Hypopharyngeal glands

honey bee hypopharyngeal glands

Dissected hypopharyngeal glands of honey bee worker.

Hypopharyngeal glands consist of a pair of long glands coiled in the sides of the head (see also side view of the glands). Each gland consists about 550 oval acini attached to an axial collecting duct [1]. Diameter of the collecting duct is approximately 60 micrometers. It is covered inside with cuticle. The ducts open on the suboral plate of hypopharynx. For detailed description of ultrastructure see [2][3][4][5][6][7][8][9][10][11][12].
Activity of the glands depends on age of workers [13][14][15], their food and presence of larvae [16][17][18]. The glands are most active in young bees, however, they can be also developed in old workers if young workers are absent, for example in hopelessly queenless colony [19]. The hypopharyngeal glands are active only in workers which have direct contact with brood [20]. There are some studies related to genetic control of hypopharyngeal glands development [21][22].
Secretion of the hypopharyngeal glands is rich in proteins. The secretion of young workers is important component of royal jelly [23][7][24][15]. The secretion of older workers contains sucrose hydrolysis enzymes [25][26] including alpha-glucosidase, amylase, and glucose oxidase [15][27]. There are known some genes which change their expression in hypopharyngeal glands with age [28][29][30].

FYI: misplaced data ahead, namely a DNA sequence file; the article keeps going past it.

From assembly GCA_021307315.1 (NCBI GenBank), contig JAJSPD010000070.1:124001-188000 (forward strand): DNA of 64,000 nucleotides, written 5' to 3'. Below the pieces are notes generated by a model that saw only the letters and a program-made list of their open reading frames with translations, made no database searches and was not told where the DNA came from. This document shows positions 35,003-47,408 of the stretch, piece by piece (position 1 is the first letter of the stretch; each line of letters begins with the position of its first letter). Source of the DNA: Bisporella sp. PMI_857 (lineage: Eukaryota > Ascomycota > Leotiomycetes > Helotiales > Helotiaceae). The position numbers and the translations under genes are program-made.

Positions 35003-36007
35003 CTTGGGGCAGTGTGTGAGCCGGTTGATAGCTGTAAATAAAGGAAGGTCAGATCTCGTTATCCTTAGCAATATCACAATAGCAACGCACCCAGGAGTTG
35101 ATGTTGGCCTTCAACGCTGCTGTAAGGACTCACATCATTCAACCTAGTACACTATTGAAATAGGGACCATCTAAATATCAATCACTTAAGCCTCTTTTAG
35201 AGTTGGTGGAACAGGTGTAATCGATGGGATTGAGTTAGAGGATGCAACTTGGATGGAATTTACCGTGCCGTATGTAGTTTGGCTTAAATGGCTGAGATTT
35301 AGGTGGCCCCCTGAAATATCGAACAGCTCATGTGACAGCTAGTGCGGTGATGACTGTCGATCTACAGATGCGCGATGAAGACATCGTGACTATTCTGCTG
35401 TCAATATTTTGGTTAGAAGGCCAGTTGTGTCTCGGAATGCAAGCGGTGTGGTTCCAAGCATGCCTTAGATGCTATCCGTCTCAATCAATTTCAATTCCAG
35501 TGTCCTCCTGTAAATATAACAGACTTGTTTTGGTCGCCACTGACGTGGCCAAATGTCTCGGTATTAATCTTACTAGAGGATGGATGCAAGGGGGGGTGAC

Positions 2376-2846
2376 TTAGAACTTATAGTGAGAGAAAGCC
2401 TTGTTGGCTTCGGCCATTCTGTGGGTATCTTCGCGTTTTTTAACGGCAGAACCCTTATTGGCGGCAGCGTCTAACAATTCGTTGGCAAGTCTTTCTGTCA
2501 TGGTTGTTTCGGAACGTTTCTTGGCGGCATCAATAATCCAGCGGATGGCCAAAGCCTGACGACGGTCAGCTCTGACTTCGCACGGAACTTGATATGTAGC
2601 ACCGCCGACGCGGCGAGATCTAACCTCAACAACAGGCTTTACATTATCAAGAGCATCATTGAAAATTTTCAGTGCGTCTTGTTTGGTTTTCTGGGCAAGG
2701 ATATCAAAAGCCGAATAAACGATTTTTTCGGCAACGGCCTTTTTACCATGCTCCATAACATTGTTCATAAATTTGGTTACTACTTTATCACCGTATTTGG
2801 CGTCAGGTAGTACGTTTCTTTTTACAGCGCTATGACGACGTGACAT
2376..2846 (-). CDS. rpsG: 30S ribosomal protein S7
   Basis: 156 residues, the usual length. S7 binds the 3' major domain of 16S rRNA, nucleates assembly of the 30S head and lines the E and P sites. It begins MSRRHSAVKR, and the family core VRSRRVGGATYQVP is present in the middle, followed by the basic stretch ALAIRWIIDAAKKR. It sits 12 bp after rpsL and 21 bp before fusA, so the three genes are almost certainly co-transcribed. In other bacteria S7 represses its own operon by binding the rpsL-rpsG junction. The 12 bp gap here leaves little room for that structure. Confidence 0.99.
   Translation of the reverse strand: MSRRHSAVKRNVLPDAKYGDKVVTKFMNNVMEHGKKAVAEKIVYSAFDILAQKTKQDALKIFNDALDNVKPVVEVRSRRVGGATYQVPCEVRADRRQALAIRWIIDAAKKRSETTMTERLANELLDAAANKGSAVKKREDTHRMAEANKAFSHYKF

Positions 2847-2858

Workers with developed hypopharyngeal glands consume more pollen [18].
Hypopharyngeal glands are less developed in workers starved [31][32], infected with Varroa [33], injected with juvenile hormone [34], poisoned with pesticides [35][36], soybean trypsin inhibitor [37][38][39][40], carbon dioxide [41][42] and other anaesthetics [43].


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  10. Kheyri H., Cribb B.W., Reinhard J., Claudianos C., Merritt D.J. (2012) Novel actin rings within the secretory cells of honeybee royal jelly glands. Cytoskeleton 69:1032-1039.
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  18. Hrassnigg N., Crailsheim K. (1998) Adaptation of hypopharyngeal gland development to the brood status of honeybee (Apis mellifera L.) colonies. Journal of Insect Physiology 44:929–939.
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  21. Liu H., Wang Z.-L., Tian L.-Q., Qin Q.-H., Wu X.-B., Yan W.-Y., Zeng Z.-J. (2014) Transcriptome differences in the hypopharyngeal gland between Western Honeybees (Apis mellifera) and Eastern Honeybees (Apis cerana). BMC Genomics 15:744.
  22. Liu H., Wang Z.-L., Zhou L.-B., Zeng Z.J. (2015) Quantitative analysis of the genes affecting development of the hypopharyngeal gland in honey bees (Apis mellifera L.). Sociobiology 62:412–416.
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  27. Ohashi K., Natori S., Kubo T. (1999) Expression of amylase and glucose oxidase in the hypopharyngeal gland with an age-dependent role change of the worker honeybee (Apis mellifera L.). European Journal of Biochemistry 265:127–133.